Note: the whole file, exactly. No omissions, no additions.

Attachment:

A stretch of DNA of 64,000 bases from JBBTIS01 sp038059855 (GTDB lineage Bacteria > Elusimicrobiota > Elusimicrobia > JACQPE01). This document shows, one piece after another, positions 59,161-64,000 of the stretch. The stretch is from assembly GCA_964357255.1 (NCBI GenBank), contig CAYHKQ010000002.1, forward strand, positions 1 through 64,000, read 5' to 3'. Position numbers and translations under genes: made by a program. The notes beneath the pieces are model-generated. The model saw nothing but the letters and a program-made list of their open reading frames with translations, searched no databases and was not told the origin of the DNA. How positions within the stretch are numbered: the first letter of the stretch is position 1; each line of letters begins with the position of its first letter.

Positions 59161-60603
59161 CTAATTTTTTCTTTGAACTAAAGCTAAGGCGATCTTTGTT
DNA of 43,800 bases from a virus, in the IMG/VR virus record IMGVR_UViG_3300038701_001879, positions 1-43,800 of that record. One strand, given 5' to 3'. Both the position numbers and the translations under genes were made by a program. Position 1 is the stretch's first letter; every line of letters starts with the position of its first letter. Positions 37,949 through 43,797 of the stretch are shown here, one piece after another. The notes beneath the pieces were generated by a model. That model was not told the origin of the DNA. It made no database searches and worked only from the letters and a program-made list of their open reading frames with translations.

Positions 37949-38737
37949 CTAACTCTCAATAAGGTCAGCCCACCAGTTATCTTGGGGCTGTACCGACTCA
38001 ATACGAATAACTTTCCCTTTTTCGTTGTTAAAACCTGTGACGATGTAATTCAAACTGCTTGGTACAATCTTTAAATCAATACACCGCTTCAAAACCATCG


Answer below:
A stretch of DNA of 64,000 bases from JBBTIS01 sp038059855 (GTDB lineage Bacteria > Elusimicrobiota > Elusimicrobia > JACQPE01). This document shows, one piece after another, positions 59,161-64,000 of the stretch. The stretch is from assembly GCA_964357255.1 (NCBI GenBank), contig CAYHKQ010000002.1, forward strand, positions 1 through 64,000, read 5' to 3'. Position numbers and translations under genes: made by a program. The notes beneath the pieces are model-generated. The model saw nothing but the letters and a program-made list of their open reading frames with translations, searched no databases and was not told the origin of the DNA. How positions within the stretch are numbered: the first letter of the stretch is position 1; each line of letters begins with the position of its first letter.

Positions 59161-60603
59161 CTAATTTTTTCTTTGAACTAAAGCTAAGGCGATCTTTGTT
DNA of 43,800 bases from a virus, in the IMG/VR virus record IMGVR_UViG_3300038701_001879, positions 1-43,800 of that record. One strand, given 5' to 3'. Both the position numbers and the translations under genes were made by a program. Position 1 is the stretch's first letter; every line of letters starts with the position of its first letter. Positions 37,949 through 43,797 of the stretch are shown here, one piece after another. The notes beneath the pieces were generated by a model. That model was not told the origin of the DNA. It made no database searches and worked only from the letters and a program-made list of their open reading frames with translations.

Positions 37949-38737
37949 CTAACTCTCAATAAGGTCAGCCCACCAGTTATCTTGGGGCTGTACCGACTCA
38001 ATACGAATAACTTTCCCTTTTTCGTTGTTAAAACCTGTGACGATGTAATTCAAACTGCTTGGTACAATCTTTAAATCAATACACCGCTTCAAAACCATCG